An incoming link from here reveals a fascinating custom:
I leave you with a little philological excursus on the meaning of “bistraynti `alayk”, the traditional greeting that every Lebanese kid learns to scream at the top of his/her lungs on New Year’s morning. I’ve always wondered about the etymology of this term, and I recently stumbled upon an intriguing theory.
In Lebanon, and I am told that it is also the case among Christians in Jordan and Syria, we have a traditional new year’s greeting: we say:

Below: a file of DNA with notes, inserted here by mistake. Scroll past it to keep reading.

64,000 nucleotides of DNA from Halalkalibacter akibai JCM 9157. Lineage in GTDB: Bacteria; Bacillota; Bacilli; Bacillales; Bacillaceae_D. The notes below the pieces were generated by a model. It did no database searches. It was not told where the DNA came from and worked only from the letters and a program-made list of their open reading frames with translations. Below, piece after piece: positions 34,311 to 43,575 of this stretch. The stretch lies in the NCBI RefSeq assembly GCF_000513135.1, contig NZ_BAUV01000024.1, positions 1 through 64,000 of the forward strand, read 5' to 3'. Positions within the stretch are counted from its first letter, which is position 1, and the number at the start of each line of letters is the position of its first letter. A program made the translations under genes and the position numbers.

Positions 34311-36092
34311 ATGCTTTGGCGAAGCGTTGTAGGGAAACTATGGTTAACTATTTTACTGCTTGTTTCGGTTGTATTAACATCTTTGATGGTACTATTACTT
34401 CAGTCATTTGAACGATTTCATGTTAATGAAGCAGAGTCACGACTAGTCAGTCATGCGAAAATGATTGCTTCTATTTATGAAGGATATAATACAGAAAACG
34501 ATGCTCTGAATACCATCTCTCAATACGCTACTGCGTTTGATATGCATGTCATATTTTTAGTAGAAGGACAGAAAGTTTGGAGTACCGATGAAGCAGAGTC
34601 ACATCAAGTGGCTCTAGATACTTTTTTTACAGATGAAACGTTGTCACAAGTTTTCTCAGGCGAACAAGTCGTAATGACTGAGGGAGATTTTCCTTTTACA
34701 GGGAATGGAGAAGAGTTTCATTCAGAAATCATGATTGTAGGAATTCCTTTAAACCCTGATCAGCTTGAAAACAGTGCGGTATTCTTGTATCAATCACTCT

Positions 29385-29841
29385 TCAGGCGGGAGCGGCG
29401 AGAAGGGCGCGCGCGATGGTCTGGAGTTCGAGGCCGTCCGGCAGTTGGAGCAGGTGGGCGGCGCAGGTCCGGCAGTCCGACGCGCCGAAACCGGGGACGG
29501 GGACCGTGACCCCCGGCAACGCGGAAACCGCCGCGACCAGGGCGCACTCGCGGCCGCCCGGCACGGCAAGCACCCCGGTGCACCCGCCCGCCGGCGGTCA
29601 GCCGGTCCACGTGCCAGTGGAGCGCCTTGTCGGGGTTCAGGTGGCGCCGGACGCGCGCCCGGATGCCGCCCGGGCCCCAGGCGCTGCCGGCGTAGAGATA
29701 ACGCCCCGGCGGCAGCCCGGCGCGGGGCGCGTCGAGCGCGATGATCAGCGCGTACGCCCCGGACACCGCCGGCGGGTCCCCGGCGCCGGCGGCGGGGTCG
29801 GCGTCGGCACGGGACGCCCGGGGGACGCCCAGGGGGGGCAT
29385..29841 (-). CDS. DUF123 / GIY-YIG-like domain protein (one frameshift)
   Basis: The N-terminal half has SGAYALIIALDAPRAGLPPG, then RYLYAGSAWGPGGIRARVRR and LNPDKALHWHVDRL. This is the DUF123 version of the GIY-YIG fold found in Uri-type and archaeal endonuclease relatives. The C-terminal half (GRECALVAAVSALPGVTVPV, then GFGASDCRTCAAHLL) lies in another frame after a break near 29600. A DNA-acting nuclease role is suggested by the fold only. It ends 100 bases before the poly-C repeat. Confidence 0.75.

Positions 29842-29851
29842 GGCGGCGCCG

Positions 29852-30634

bistraynte @layk/ @layke/ @laykon etc.
What this greeting means is that my *bistrayne* (i.e. new year’s gift) is on you, [so] you have to give me the gift. One has to be quick so as to get the others to give the gift.
He then links this with strenae, the gifts that Romans gave at New Year. If so — and there seems no reason why not — this must be somehow Byzantine. Does anyone have any ideas?